Wynkoop Brewing’s Rocky Mountain Oyster Stout: Does this count as meat?

I am a long-time vegetarian.  I am also a lover of beer.  These two normally harmonious characteristics were recently challenged when I found out about Wynkoop Brewing’s Rocky Mountain Oyster Stout.

I know “meat” beers exist; I’ve heard of bacon beers but never had any interest in trying them.  And it’s not because I’ve been a strict vegetarian for nearly 15 years; I just don’t think bacon beer sounds the least bit appealing.  But beyond beer that is obviously brewed with meat, I don’t give much thought to whether or not animal products might be used in the brewing processes of each and every beer I consume.  To me, good beer is worth the possible risk of ingesting a tiny amount of animal product, yet I refuse to eat soup made with chicken broth, and I abstain from S’mores due to gelatin in marshmallows.  My decision to become vegetarian started as an ethical one, and still is, though I also enjoy the health benefits as well.  For me to knowingly choose to consume meat—it’s a big deal.  Huge, in fact.  So what is the one thing that could make me even begin to consider doing so?  BEER, of course!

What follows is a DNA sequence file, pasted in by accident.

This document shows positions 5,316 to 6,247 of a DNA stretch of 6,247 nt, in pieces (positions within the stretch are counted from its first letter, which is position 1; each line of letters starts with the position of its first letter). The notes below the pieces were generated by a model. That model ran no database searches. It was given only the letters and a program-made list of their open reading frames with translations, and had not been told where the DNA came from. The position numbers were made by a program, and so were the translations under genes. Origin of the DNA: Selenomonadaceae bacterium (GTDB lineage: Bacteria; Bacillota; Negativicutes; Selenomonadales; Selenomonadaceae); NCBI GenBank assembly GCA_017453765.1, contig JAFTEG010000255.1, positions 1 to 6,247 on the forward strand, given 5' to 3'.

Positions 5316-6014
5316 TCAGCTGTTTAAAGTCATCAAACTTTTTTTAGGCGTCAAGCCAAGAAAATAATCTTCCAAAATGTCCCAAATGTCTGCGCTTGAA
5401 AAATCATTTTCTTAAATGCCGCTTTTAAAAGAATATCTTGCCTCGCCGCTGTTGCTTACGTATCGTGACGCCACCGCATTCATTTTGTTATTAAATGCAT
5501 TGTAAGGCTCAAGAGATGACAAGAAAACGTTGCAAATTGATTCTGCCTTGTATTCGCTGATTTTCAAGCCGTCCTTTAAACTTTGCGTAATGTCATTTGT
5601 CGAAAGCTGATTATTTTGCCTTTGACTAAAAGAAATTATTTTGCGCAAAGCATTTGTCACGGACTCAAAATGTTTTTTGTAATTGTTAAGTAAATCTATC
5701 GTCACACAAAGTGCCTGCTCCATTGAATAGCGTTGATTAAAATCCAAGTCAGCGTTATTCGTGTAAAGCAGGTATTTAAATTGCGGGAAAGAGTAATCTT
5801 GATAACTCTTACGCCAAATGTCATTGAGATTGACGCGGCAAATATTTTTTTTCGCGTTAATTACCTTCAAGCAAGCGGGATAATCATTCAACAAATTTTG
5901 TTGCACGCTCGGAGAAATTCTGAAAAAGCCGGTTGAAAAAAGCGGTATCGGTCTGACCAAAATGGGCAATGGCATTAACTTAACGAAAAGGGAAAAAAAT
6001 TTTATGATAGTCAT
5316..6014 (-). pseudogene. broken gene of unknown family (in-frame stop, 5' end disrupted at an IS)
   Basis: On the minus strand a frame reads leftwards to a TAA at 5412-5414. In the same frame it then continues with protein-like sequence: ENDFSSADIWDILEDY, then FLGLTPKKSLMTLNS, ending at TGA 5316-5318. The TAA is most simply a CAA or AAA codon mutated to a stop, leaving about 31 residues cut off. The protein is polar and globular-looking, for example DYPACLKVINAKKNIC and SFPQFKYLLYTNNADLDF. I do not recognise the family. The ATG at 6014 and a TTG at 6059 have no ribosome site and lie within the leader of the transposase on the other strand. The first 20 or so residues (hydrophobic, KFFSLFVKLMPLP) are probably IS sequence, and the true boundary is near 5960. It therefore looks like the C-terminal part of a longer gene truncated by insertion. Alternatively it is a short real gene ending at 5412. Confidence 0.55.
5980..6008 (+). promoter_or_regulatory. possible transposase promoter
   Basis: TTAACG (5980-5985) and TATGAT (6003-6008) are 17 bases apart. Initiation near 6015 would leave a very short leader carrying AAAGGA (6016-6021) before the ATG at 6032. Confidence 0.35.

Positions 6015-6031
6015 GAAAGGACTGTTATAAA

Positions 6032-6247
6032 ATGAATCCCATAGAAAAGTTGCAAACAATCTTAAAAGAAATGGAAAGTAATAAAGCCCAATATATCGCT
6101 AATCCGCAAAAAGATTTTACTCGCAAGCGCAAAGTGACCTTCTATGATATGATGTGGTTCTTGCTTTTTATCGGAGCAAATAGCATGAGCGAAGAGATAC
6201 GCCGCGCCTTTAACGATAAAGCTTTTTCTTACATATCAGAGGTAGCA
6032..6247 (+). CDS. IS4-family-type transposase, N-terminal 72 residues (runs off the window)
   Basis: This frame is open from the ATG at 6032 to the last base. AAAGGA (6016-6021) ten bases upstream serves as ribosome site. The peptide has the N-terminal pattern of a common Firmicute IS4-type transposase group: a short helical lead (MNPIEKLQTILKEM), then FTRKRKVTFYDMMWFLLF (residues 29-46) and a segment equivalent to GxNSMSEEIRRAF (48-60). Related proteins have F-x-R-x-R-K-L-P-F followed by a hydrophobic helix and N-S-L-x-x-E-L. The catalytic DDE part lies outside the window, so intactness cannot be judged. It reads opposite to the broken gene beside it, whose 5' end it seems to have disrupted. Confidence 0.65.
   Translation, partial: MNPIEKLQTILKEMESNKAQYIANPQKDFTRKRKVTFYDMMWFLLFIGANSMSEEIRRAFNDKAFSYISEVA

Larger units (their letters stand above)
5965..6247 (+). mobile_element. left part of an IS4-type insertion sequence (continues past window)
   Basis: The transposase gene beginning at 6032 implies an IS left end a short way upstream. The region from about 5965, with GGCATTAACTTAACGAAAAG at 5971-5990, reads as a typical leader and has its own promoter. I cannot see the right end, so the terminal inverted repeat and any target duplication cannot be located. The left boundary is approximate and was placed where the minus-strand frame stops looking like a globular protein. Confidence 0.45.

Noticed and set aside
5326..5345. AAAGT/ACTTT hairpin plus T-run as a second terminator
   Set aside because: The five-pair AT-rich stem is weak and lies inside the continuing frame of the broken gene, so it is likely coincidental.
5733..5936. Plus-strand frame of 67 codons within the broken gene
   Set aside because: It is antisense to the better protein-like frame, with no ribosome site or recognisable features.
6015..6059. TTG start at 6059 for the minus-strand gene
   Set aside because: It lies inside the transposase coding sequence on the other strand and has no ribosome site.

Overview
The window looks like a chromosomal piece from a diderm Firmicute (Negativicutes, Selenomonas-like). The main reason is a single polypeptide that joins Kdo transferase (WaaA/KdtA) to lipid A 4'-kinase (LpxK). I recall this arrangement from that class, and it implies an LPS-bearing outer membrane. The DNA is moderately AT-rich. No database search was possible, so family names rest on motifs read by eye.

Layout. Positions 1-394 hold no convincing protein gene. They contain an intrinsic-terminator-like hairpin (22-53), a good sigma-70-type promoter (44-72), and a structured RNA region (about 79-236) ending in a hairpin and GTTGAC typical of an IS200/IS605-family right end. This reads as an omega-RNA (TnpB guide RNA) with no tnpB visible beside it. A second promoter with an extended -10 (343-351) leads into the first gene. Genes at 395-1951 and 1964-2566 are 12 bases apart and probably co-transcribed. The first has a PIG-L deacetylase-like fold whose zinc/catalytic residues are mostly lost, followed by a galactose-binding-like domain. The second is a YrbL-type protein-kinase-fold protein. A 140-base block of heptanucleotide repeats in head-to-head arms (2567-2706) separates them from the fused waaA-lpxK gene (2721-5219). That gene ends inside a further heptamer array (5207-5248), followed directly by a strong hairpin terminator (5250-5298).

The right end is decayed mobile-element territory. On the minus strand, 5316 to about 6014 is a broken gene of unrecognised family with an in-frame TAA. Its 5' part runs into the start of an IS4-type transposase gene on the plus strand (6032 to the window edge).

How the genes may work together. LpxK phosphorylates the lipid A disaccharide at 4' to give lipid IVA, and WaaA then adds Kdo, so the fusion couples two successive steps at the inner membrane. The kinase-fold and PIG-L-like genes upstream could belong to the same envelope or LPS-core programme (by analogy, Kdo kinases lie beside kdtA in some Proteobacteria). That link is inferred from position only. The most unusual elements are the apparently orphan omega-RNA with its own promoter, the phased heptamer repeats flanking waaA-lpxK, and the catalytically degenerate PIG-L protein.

I love Wynkoop Brewing Company.  It’s Colorado’s first brewpub and Denver’s first craft brewery.  It’s in a beautiful 1888 historic building, has great food and beer, and it’s a mere half mile walk from my home.  What’s not to love?!  When I heard about their latest creation, Rocky Mountain Oyster Stout, my first thought was, “Yuck!”  I’ve never had the desire to eat Rocky Mountain Oysters—ever; even when I liked meat.  So I certainly didn’t think I’d be trying the beer.  But I found myself at Wynkoop last week with a crew of friends who were here for the Great American Beer Festival.  And some of them ordered it.  This beer is surely one of a kind, I thought.  I’m a beer enthusiast and blogger; how can I pass up the opportunity to try this revolutionary brew?  So right then and there, I made the conscious decision to break almost 15 years of abstaining from meat.  I sipped my friend’s Rocky Mountain Oyster Stout.  And it was good!  I did not taste bull testicles (not that I’d have any idea how they’d taste).  It was a delicious smoky stout, a very enjoyable beer.  I even recommend it!  But I quickly went back to my Mile HI.P.A., satisfied that I had the balls to go through with it.

It was a bit strange for me, but I am happy to have tried it.  And, in regard to my vegetarianism, my helpful and witty friend Chris said to me, “Don’t think of it as meat, think of it as nuts!”  Well done, sir.  Well done.

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